Rotarian anticipates return trip to India

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By Kevin Rushworth


An overseas trip late last year saw High River's John Andresen visit the remote Jhamtse Gatsal children's community in northern India, with the local Rotarian stating his desire to return this fall.

In an interview with the Times, he said he traveled to the community—home to orphans and children who are unable to be supported and given away—to see the site and sponsored child Dorjee.

“It was emotional,” Andresen said, noting the kids range from ages five and six through to those in Grade 12. “Every kid (was) there to welcome me in sort of a receiving line.”

The community, located in Arunachal Pradesh province, opened in the Himalayan region in 2006 and was founded by Buddhist monk Lobsang Phuntsok. The site first welcomed 34 children.

Some 90 youth now call the Jhamtse Gatsal community home, according to the website. Andresen said the young people who were the first residents are now graduating and moving on.

The community was featured in the 2014 award-winning documentary film Tashi and the Monk.

“I needed a special permit to go to this area in addition to the visa you need to go to India,” he said, noting the region is the centre of an ongoing dispute between China and India.

The Monpa people, described to be ethnically Chinese/Tibetan, call this area home, Andresen said. He added the province has a massive Indian army military presence with it being a disputed territory.

Andresen flew by helicopter to the town of Tawang and was driven to the Buddhist community.

“They always chant a prayer before every meal,” he said. “They emphasize their Tibetan roots a lot as well. There's no cell phones, no TVs, they don't have laptops, but they can speak four languages.”

Languages spoken include English, Hindi, Monpa and Tibetan, Andresen said.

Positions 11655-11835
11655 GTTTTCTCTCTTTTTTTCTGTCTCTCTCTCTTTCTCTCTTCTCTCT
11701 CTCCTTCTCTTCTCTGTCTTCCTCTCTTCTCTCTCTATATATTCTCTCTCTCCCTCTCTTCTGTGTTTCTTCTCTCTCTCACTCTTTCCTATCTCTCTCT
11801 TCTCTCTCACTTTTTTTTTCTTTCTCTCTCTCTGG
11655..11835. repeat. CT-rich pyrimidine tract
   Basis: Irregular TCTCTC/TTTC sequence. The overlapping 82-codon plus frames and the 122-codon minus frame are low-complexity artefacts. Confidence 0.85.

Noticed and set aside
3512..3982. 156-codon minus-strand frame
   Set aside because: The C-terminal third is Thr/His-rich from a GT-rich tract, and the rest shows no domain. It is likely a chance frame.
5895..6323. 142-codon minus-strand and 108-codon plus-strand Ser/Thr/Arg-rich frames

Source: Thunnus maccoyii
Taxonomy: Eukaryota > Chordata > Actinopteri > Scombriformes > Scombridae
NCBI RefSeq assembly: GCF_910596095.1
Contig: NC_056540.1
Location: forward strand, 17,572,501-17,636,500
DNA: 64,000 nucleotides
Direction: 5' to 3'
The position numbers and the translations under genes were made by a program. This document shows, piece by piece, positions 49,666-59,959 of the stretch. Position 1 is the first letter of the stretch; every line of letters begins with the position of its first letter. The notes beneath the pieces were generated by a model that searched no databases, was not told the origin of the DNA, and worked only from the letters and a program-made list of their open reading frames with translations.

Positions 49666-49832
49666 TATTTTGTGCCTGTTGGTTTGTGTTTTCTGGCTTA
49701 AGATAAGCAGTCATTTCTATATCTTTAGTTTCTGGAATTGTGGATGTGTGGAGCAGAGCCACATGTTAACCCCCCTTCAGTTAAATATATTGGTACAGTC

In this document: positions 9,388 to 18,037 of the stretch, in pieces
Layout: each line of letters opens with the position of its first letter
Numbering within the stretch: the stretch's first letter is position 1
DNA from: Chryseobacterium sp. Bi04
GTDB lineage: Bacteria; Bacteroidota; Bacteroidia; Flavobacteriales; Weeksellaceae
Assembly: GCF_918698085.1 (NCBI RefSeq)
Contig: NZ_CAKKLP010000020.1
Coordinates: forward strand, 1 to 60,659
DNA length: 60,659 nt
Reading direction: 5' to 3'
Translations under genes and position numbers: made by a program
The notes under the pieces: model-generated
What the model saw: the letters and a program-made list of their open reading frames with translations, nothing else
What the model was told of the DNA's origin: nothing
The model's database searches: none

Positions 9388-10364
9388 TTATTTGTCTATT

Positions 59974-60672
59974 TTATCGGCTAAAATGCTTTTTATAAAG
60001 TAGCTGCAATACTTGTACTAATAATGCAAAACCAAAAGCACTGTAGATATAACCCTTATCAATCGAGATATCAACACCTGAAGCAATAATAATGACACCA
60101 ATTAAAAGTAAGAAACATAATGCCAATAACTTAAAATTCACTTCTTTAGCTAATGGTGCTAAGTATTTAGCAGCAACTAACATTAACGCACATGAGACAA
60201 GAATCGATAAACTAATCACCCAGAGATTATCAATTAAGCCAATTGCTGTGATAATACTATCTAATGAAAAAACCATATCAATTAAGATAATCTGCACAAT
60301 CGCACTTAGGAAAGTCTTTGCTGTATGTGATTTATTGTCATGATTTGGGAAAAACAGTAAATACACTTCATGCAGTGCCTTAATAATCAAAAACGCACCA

“The monk who runs it wants the kids’ time in this place to be transformative,” he said, noting Jhamtse Gatsal means “love and compassion” in the Tibetan language.

As a lawyer, Andresen said he was provided the opportunity to teach.

“It was fun for me to work with the kids,” he added. “I was asked to judge a debate.”

Having worn his robes that he typically dons for trials at Court of Queen's Bench, Andresen said the class was divided in two and the topic was whether the Chinese invasion of Tibet was justified.

He expressed an interest in returning as he felt the kids are skilled and could become excellent at debate. In a written piece provided to the paper, Andresen described the wonders of nearby temples.

“It was a very spiritual place,” he said, noting the site as a quiet place for meditation surrounded by deep gorges and the mountainous landscape. “There were prayer wheels just down the road.”

Andresen said he was living in the community's staff quarters for two and a half weeks.

Upon his leaving the children's community, he finished his international trip by visiting the Rotary Club of Pokhara Fishtail in Pokhara, Nepal—the second largest city in that country.

Members of that service club had extended an invite to the Rotary Club of High River to one day visit their country, as local Rotarians had provided financial assistance after the 2015 earthquake.

“Within two days I was there, they were handing out scholarship moneys,” Andresen said, noting the recipients were youth identified through their schools as being good students requiring financial help.

Chris Wilson, a High River Rotarian, is credited as one of the fathers of the program, Andresen said.



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